This merits a bit of explanation. All the operations you can perform on arrays have corresponding Universal Functions (ufuncs). So where we had done something like floor-= 4 in the above code, we could have equally well used subtract(floor,4,floor). With three arguments, to substract(), the operation is performed in-place. You could also create a copy of floor using floor=subtract(floor,4); but this is probably not what you want, since the change will be in a new array, not a subsection of room.

However, ufuncs are not merely functions. They are callable objects that also have some methods of their own: .reduce() is probably the most useful of these. It works just like the Python built-in function reduce(), with each operation being the underlying ufunc (the methods are much faster though when applied to Numerical arrays). In other words add.reduce() means sum() and multiply.reduce() means product().(those shortcut names are defined too).

Before you can sum the room cell temperatures, you need to take a flat, 1-D, view of the data. Otherwise, you add along the primary dimension, producing an new array of reduced dimension, e.g.:

>>> add.reduce(room)
array([[ 276.,  292.,  308.,  292.,  276.],
       [ 276.,  276.,  276.,  276.,  276.],
       [ 276.,  276.,  276.,  276.,  276.]])

Such dimensional summary can be useful, but it is not what we want in this case.

Since we are modeling a physical system, let us add a bit more realism. Rooms have air micro-currents in them that mix up temperature. We might model that by supposing that every once in a while, a cell adjusts to the temperatures around it:

>>> def equalize(room):
...     z,y,x = map(randint, (1,1,1), room.shape)
...     zmin,ymin,xmin = maximum([z-2,y-2,x-2],[0,0,0]).tolist()
...     zmax,ymax,xmax = [z+1,y+1,x+1]
...     region = room[zmin:zmax,ymin:ymax,xmin:xmax].copy()
...     room[z-1,y-1,x-1] = sum(region.flat)/len(region.flat)
...     return room

This model is a bit unrealistic, of course: cells pick up on the temperature around them, but do not impart a differential back to their neighbors. Still, let us look at what it does. First we pick a random cell--or actually we pick one more than the cell itself in each dimension, since .shape gives us the length rather than the maximum index. The value zmin and friends make sure we only index down to zero, not in negative ranges; zmax and friends are not really needed, since indexing past the size of an array dimension is just treated as the maximum value (much as with Python lists).

Next thing, we need to define the region of adjacent cells. Given our small room dimensions, picking a cell at a room surface, edge, or corner is rather common--the region of a cell is likely to be smaller than the maximum 27-elements of a 3x3x3 subsection. That is not a problem, we just need to be sure to use the right denominator for our average. This new average temperature is assigned to the randomly chosen cell.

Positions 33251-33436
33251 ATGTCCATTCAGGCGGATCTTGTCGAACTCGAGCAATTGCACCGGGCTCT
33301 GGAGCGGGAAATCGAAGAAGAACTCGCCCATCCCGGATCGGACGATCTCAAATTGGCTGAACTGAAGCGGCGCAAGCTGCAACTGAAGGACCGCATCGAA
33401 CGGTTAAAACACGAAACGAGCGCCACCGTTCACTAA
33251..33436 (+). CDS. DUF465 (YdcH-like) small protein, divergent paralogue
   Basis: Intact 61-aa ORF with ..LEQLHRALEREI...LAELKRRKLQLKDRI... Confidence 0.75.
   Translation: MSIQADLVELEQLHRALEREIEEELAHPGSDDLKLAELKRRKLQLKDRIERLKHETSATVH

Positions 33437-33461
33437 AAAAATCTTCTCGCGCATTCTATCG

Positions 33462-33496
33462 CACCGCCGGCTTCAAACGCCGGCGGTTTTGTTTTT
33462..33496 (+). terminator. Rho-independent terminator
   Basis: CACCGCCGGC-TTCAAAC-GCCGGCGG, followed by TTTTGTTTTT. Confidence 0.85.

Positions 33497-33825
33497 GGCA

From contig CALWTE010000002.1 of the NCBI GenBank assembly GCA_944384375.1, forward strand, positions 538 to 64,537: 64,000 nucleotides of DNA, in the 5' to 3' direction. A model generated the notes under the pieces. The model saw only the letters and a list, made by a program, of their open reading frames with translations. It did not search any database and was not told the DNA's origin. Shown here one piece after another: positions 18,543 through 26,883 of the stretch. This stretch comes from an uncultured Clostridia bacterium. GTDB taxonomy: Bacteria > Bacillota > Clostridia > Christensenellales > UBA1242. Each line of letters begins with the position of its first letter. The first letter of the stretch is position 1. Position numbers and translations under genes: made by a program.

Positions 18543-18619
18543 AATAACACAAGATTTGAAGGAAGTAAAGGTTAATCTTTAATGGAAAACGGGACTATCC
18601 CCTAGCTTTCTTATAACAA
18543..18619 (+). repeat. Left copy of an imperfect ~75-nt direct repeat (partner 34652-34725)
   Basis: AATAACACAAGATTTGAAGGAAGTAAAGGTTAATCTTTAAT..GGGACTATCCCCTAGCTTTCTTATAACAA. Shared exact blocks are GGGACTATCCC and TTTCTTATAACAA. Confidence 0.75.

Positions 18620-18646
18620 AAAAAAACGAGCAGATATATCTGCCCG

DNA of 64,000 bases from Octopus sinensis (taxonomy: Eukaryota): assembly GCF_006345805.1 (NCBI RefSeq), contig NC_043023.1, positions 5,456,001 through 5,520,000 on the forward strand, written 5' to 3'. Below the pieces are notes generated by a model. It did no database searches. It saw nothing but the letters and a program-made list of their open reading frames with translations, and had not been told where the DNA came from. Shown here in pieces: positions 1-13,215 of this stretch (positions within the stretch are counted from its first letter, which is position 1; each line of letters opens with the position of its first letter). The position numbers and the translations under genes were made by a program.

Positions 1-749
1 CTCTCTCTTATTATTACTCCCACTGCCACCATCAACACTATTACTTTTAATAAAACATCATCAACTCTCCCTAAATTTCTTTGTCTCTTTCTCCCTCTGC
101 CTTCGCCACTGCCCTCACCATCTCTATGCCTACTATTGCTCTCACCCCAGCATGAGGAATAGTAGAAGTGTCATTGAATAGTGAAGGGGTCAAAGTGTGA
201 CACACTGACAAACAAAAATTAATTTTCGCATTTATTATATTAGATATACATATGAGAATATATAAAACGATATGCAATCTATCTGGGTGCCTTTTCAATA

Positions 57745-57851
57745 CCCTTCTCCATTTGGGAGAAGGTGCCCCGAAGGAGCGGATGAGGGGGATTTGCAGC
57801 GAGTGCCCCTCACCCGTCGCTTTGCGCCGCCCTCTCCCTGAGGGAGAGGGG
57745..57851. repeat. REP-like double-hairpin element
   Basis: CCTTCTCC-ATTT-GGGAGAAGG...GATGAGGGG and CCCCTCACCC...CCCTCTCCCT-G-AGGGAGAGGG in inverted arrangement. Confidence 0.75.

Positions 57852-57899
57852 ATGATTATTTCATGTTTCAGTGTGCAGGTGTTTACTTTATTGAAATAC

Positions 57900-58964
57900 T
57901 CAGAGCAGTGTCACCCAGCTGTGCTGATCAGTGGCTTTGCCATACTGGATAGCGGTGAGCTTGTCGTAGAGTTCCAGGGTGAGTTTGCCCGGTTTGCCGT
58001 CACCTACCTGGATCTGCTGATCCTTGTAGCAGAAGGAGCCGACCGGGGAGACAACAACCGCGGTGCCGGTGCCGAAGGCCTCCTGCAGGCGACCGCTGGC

You can perform as many equalization events as you wish to in your model. Each call just adjusts one cell. Asymptotically, a lot of calls will lead to equalization of the temperature in parts of the room. Even though arrays are mutable, the function equalize() returns its array. This is useful if you only want to equalize a copy of the model:

>>> print equalize(room.copy())
[[[ 70.        70.        70.        70.        70.      ]
  [ 70.        70.        70.        70.        70.      ]
  [ 70.        70.        70.        70.        70.      ]]

 [[ 70.        70.        71.333333  70.        70.      ]
  [ 70.        70.        70.        70.        70.      ]
  [ 70.        70.        70.        70.        70.      ]]

 [[ 70.        78.        78.        78.        70.      ]
  [ 70.        70.        70.        70.        70.      ]
  [ 70.        70.        70.        70.        70.      ]]

 [[ 66.        74.        90.        74.        66.      ]
  [ 66.        66.        66.        66.        66.      ]
  [ 66.        66.        66.        68.        66.      ]]]

Conclusion

This introduction touched on only a bit of what numarry can do. The full capabilities are quite fancy. For example, you can populate arrays based on populating functions, which is likely to be useful for physical models. You can specify subsections of arrays not only with slices, but also with index arrays--this not only lets you operate on non-contiguous segments of an array, it also lets you--via the take() function, redimension and reform arrays in interesting ways. Moreover, for the most part, I have presented only operations between scalars and arrays; you can also perform operations between arrays, including ones of different dimensionality. There is a lot to it, but the API manages to remain fairly intuitive throughout.

I encourage readers to install numarray and/or numeric on their own systems. It is not hard to get started, and the fast manipulations provided have a surprisingly large area of application--often where you would not, at first, expect it.

Resources

The Numerical Python homepage is at the below URL. This has good links to documentation on both numarray and numeric.

http://www.pfdubois.com/numpy/

The project itself is hosted by Sourceforge, and you can find the Numerical Python project page at:

http://sourceforge.net/projects/numpy

About The Author

Picture of Author While David Mertz also likes laziness and impatience, this installment is about hubris. David may be reached at mertz@gnosis.cx; his life pored over athttp://gnosis.cx/publish/. Suggestions and recommendations on this, past, or future, columns are welcomed. Check out his book, Text Processing in Python at <http://gnosis.cx/TPiP>.